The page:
Issue #30 - May 16th - 22nd 2003


Sister Janice gets replaced
Someone told me the women in Carluke pubs all wear leopard-skin to dissuade me but it only encouraged me. However on arriving at the Kirkton I found there was not one woman attired in this way.
By Belle

Byron's Girlfriend, (The Real) Tuesday Weld and Fosca play in Athens
Part of the audience had just walked away while part of the part that had stayed was bouncing ecstatically in front of the stage and made the whole thing feel quite like a party.
By Dimitra Daisy

Archiving the History of Loneliness
We would feed the ducks and geese. And I would find tiny treasures buried under the sand. A toy car. A feather. A pretty leaf. A shiny stone. I would always ask questions.
By Joseph

The Years (part two)
You can only do so much for people. It doesn't matter who they are. If they can't help themselves, if they don't want to help themselves, then you may as well watch the sun come up and let them figure it out for themselves
By Paul Williamson

Sap Runs In My Veins
I never knew to be sad of the rain because thatís all there really was for me to play in, and so rain was just another playmate for me to chase through the yard, or help me build forts in the sandbox.
By James Wright

 

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Sister Janice gets replaced

Sister Janice the space travelling ex-nun is unavailable. She is on holiday. She calls it a holiday. I'm not so sure because instead of going to the beach like sensible people she is has jetted off into the cold black unknown of space with a poet she picked up during her last stay on earth.

When she has finished travelling through the galaxies in a converted garden shed sheíll be back to answer your problems. You can continue to write to her care of the friends of the heroes and she is sure to offer you some sort of advice but until then Iím afraid you are stuck with me.

Thank goodness Sister Janice took that Roger with her on her trip to space. While she was in hospital, he played a very cruel trick on me. At first I was wary of him. In general I donít trust people who tell you they have a surprise for you while smiling evilly. When the girl does that it usually means Iím about to get a bath, or a haircut or a trip to the vets in return for a tiny, almost invisible biscuitÖ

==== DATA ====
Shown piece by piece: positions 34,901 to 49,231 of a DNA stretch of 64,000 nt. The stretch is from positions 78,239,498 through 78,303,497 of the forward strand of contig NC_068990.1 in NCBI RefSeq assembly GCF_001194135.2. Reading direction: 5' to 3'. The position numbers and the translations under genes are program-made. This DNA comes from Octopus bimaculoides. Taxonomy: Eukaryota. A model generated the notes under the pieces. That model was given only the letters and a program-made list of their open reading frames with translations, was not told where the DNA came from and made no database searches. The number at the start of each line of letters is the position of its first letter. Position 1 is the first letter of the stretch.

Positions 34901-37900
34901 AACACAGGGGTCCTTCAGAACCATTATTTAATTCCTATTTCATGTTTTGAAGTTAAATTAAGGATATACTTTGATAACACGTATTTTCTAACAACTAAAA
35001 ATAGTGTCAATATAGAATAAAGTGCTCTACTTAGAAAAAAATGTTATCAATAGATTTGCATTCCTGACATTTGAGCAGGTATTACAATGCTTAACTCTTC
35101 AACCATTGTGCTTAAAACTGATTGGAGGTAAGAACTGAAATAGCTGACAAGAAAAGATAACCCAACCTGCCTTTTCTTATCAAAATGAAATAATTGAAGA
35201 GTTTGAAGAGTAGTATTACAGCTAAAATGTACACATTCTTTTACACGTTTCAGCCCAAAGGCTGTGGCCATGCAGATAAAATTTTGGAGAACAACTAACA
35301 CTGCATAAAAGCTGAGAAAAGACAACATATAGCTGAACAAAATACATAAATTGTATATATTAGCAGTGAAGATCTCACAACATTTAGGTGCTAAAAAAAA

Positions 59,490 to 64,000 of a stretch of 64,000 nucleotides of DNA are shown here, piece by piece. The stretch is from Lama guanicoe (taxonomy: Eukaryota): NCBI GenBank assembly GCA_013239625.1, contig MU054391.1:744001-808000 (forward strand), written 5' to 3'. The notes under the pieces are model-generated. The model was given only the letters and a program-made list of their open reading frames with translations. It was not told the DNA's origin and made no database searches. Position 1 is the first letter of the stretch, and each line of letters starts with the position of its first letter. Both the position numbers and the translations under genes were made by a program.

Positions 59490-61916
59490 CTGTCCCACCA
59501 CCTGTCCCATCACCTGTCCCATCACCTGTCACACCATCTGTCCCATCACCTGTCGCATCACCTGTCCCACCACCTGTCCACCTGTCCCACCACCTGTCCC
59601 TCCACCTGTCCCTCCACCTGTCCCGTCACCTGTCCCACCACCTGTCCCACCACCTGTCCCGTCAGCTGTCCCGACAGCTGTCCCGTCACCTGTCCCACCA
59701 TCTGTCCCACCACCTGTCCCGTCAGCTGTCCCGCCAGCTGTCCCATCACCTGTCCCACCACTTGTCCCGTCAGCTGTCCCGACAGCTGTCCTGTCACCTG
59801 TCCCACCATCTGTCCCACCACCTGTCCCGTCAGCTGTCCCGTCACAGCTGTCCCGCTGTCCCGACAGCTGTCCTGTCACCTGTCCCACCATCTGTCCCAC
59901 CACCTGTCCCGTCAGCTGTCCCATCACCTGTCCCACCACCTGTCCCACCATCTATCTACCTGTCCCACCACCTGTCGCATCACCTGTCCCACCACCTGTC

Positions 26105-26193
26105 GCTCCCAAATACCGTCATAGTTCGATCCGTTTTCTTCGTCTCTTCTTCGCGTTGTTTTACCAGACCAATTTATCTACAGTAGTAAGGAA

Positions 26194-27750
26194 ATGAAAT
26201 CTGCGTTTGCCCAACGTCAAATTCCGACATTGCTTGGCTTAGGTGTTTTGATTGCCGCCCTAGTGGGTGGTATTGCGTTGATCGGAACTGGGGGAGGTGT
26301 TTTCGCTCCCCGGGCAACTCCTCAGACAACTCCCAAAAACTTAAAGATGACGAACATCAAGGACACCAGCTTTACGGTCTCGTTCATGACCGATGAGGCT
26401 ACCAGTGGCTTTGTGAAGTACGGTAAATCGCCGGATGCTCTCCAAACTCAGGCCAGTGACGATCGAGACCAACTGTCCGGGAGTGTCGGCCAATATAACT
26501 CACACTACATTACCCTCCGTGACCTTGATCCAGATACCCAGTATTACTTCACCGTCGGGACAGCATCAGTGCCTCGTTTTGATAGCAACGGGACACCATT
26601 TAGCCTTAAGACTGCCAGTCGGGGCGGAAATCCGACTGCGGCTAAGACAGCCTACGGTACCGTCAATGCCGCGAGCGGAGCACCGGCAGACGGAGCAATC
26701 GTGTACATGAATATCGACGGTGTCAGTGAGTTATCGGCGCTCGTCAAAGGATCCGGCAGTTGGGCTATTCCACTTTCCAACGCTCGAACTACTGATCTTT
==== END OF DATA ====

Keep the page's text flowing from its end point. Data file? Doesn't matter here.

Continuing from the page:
I should have trusted my better judgment but Roger tempted me with talk of more burgers than I could imagine. I just couldnít resist. Images of piles of burgers as high as mountains (or at least as big as the hill at the back of my house) filled my mind.

He led me into a hot greasy kitchen and introduced me to a big angry man. While the big angry man was asking me questions about my schooling and levels of hygene Roger just left! I was left looking at that angry looking bald man who promptly stuck a paper hat on my head and told me he didnít normally take people with quite so much hair but seeing as he was short staffed I would do!

It turns out that Roger didnít lie about the burgers, there were millions of the things. What he did forget to mention was that I wouldnít be allowed to eat a single one of them!

The angry man got me a bit fed up with me drooling over the customers (who I have to say were not at all kind and didnít offer me one single gerkin) and put me on washing up duty. I have watched the plate licking machine clean plates on many occasions and just knew this would be a job Iíd enjoy. Unfortunately just as I was getting good at the job, the big angry man said he would have to let me go and sent me on my way.

That Roger better not think he has got away with it thoughÖ Just wait until I catch up with him!

Well enough about my problems lets look at your problems this week. As Sister Janice took her big sack of letters with her this weekís letter comes from the brand new friends of the heroes message board.

Dear Agony Dog, *

My question is about women who wear leopard-skin - fake stuff will do. I wanted to go to the pub at the weekend and no-one else did. Someone told me the women in Carluke pubs all wear leopard-skin to dissuade me but it only encouraged me. However on arriving at the Kirkton I found there was not one woman attired in this way.

I have been told that no women wear leopard skin any more due to changes in fashion. Is this true or do they still exist ?

Your biggest Fan,**

Dunc

*please not that this wasnít actually said, but we all know he intended to say it.
**Again, please note that this wasnít said in quite this way but it is obviously true.

Dear Dunc,

Well what can I say? Of course women still wear leopard skin! Leopard skin is the height of elegance and those people who wear it will not be slaves to fickle fashions. They will be broad minded, highly intelligent people with a unique style all of their own. With that said it should not surprise you to hear that I myself have on occasion taken to wearing a leopard skin top. I found a particularly nice top in a big black bag when the girl was tidying up her roomÖ She had thrown it in there saying: